Alito on Same-Sex Marriage

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The United States Supreme Court is now considering a case involving same-sex marriage which has once again brought this matter into the media spotlight.

My view is and has been that legitimate marriage is essentially a legal and economic contract between two consenting adults. Because of this, I have argued in For Better or Worse Reasoning at length in favor of legalizing same-sex marriage. Jokingly, I have also suggested that people who dislike homosexuality should be for gay marriage because this would inevitably lead to the suffering of gay divorce.

Recently, Justice Alito had the following to say about the matter:

Traditional marriage has been around for thousands of years. Same-sex marriage is very new. I think it was first adopted in The Netherlands in 2000. So there isn’t a lot of data about its effect. And it may turn out to be a — a good thing; it may turn out not to be a good thing, as the supporters of Proposition 8 apparently believe.

But you want us to step in and render a decision based on an assessment of the effects of this institution, which is newer than cell phones or the Internet? I mean we — we are not — we do not have the ability to see the future. On a question like that, of such fundamental importance, why should it not be left for the people, either acting through initiatives and referendums or through their elected public officials?

It is tempting to see Alito as committing an fallacious appeal to tradition. After all, one of the stock “arguments” against same-sex marriage is to appeal to claim that traditional marriage is, well, traditional.  This a fallacy that occurs when it is assumed that something is better or correct simply because it is older, traditional, or “always has been done.” This sort of “reasoning” has the following form:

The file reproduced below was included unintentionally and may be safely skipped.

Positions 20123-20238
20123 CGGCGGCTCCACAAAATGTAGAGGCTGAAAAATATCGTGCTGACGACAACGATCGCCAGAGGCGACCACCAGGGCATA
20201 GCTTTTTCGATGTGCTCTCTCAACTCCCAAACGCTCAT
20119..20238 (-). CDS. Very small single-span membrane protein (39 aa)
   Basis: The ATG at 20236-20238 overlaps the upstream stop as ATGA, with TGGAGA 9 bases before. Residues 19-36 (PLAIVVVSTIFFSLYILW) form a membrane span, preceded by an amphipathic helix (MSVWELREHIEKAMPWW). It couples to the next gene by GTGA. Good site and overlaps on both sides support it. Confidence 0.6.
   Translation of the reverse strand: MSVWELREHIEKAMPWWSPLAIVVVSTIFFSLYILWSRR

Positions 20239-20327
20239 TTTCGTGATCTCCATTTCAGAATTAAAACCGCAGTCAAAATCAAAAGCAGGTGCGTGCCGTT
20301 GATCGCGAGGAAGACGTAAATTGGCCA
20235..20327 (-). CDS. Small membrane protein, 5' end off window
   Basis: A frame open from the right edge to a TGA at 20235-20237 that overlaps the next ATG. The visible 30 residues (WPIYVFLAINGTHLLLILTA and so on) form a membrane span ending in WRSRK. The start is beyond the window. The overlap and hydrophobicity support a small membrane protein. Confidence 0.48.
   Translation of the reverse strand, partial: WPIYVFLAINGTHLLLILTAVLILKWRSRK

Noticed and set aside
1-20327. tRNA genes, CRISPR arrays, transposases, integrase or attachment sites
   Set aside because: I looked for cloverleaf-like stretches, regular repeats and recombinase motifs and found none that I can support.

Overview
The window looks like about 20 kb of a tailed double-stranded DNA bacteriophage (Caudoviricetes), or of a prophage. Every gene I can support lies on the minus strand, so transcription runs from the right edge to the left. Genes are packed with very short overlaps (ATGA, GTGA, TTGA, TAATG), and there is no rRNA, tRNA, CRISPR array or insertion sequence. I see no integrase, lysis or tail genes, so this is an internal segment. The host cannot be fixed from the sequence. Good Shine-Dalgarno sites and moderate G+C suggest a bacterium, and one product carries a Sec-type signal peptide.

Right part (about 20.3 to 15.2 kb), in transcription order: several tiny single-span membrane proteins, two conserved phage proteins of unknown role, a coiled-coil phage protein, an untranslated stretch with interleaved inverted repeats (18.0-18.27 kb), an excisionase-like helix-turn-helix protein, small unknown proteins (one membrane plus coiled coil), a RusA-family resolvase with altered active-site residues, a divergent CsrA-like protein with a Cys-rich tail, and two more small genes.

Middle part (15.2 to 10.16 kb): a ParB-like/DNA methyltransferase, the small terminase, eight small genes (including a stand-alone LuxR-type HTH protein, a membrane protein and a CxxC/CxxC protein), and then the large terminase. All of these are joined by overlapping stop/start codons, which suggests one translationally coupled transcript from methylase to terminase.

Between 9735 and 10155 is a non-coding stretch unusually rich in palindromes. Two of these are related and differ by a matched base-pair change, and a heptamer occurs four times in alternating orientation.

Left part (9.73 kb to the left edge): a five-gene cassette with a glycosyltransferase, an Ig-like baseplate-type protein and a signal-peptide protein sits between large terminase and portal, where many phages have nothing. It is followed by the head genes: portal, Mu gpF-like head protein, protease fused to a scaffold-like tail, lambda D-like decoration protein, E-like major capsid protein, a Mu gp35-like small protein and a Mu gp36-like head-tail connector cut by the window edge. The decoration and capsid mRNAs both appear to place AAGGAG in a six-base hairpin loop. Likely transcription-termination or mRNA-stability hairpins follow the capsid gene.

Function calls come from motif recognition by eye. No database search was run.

1. X is old or traditional

2. Therefore X is correct or better.

This sort of “reasoning” is fallacious because the age of something does not automatically make it correct or better than something newer. This is made quite obvious by the following example: The theory that witches and demons cause disease is far older than the theory that microorganism cause diseases. Therefore, the theory about witches and demons must be true.

This sort of “reasoning” is appealing for a variety of reasons. First, people often prefer to stick with what is older or traditional. This is a fairly common psychological characteristic of people which may stem from the fact that people feel more comfortable about what has been around longer. Second, sticking with things that are older or traditional is often easier than testing new things. Hence, people often prefer older and traditional things out of laziness. Hence, Appeal to Tradition is a somewhat common fallacy.

It should not be assumed that new things must be better than old things any more than it should be assumed that old things are better than new things. The age of thing does not, in general, have any bearing on its quality or correctness (in this context). In the case of tradition, assuming that something is correct just because it is considered a tradition is poor reasoning. For example, if the belief that 1+1 = 56 were a tradition of a group of people it would hardly follow that it is true.

Obviously, age does have a bearing in some contexts. For example, if a person concluded that aged wine would be better than brand new wine, he would not be committing an Appeal to Tradition. This is because, in such cases the age of the thing is relevant to its quality. Thus, the fallacy is committed only when the age is not, in and of itself, relevant to the claim.